Gaslighting: How to spot it and stop it

Gaslighting | Beanstalk Single Mums

If you’ve been anywhere in, around or even observing the dating scene, you’ve probably heard the term “gaslighting”.

You may even be wondering if it has, or is, happening to you. But amongst the never-ending juggle of life as a mum that sees you in charge of all housework, homework help, meal preparation and then your own work, you probably haven’t had time to trawl the internet to hear if, and how, it relates to you.

Let’s break it down.

WHAT IS GASLIGHTING?

Gaslighting is a form of mental and emotional abuse where one person manipulates, causing victims to question themselves, their judgment and their sometimes even their sanity. The person being gaslit will feel confused and anxious and questions their perception of various experiences.

YES, I HAVE BEEN GASLIGHTED

It wasn’t until a year after my first marriage ended that I realised I too, had been under the spell of a gaslighter.

It took years of healing and rebuilding my confidence before I was able to trust and have a healthy relationship again. However, I did, and I know others can too, including you.

WHY THEY DO IT

The ultimate goal of the gaslighter is to break down their partner’s sense of self so that the partner becomes more and more reliant on the manipulator – giving the abuser ultimate control.

This kind of behaviour stems from the gaslighter’s own troubled and wounded past. Although appearing very confident, a gaslighter often lacks any real sense of self-worth so they attempt to gain this through controlling another.

GASLIGHTING IS NOT OK

Ultimately, gaslighting is abusive and is never OK.

At best, it leaves a partner feeling insecure and anxious, at worst it can result in emotional, mental and sometimes physical abuse that leaves the victim trapped, confused and reliant on the abuser.

Often, when someone discovers that they’ve been a victim of this kind of manipulation they’re shocked, believing that only the weak-willed fall prey to such treatment; but that’s not the case.

If you’re reading this and have some alarm bells going off (or perhaps just a quiet little knock at the door of your intuition), then you may have crossed paths with a gaslighter. How do you know for sure?

Here are five classic hallmarks of the gaslighting dynamic.

SIGNS THAT YOU ARE BEING GASLIGHTED

YOU FEEL MORE ANXIOUS AND LESS CONFIDENT THAN YOU USED TO BE

Gaslighters make you question your perception of reality.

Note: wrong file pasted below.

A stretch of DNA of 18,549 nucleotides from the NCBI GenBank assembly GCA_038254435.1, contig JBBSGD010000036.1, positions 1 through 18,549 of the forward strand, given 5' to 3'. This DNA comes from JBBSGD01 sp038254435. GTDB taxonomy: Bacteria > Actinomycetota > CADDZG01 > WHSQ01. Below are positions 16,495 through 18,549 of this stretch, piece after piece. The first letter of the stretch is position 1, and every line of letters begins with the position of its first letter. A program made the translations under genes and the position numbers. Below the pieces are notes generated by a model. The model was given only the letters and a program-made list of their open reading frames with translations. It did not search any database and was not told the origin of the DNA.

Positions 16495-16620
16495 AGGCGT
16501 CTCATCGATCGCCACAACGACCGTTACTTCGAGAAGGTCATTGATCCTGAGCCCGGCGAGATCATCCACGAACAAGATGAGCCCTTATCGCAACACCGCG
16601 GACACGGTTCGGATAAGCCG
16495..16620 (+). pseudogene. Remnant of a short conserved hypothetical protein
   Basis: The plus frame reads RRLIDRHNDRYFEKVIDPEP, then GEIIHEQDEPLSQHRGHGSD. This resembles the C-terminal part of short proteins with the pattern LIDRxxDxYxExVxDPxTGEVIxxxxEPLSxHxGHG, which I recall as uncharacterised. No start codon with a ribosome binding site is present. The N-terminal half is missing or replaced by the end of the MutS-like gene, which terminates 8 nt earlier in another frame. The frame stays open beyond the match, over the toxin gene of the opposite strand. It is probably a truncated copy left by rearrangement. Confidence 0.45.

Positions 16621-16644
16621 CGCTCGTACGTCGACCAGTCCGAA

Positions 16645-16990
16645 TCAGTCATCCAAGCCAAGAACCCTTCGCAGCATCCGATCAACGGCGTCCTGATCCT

They will blatantly lie to you, even when you have proof of what’s real or true. This is the key warning sign of gaslighting.

It leads to anxiety and uncertainty about yourself. You no longer trust your feelings, instincts or recollection of events. Your partner then exploits this: telling you that you’re paranoid, imagining things, or being overly sensitive ­– even when you are right.

YOU FEEL INSECURE AND INCOMPETENT

A gaslighter gains great power by consistently putting their partner down.

They will magnify and focus on your insecurities in a bid to make you feel bad and keep you stuck. They will often use this technique to convince you that no one else will ever love or accept or love you – trapping you by rendering you too weak to leave them.

THEY WILL USE OTHERS TO MAKE YOU QUESTION YOURSELF

Gaslighters will often fabricate evidence, claiming that your friends and family agree with them and their unreasonable claims or demands.

This can have you really questioning yourself; if they think this about you then maybe it is true.  It creates paranoia and confusion and undermines your self-confidence – all without you even knowing it’s happening.

THEY TELL PEOPLE THAT YOU ARE CRAZY

By telling others that you are crazy or “psycho”, the gaslighter seeks to get others on their side to continue the manipulation. This classic move saves the gaslighter from being scrutinised and undermines your connection to your vital support networks.

The way the gaslighter sees it: If your friends and family are left questioning your mental stability, they will be less likely to believe your claims about your partner’s behaviour.

This is masterfully manipulative and can isolate you further, leaving you without the support you need.

YOU FEEL LIKE THEY ARE ACCUSING YOU OF THE VERY THING THAT THEY ARE DOING TO YOU

Gaslighters are master projectors – that is accusing you of the very thing they are doing.

They call you a liar – chances are they are lying, if they accuse you of cheating, they may be doing just that.

Because they’ve already begun to undermine your sense of reality, you’ll get caught up defending yourself from their false accusations, which ultimately distracts you from the initial point (their lying or cheating) and creates chaos and confusion in your mind.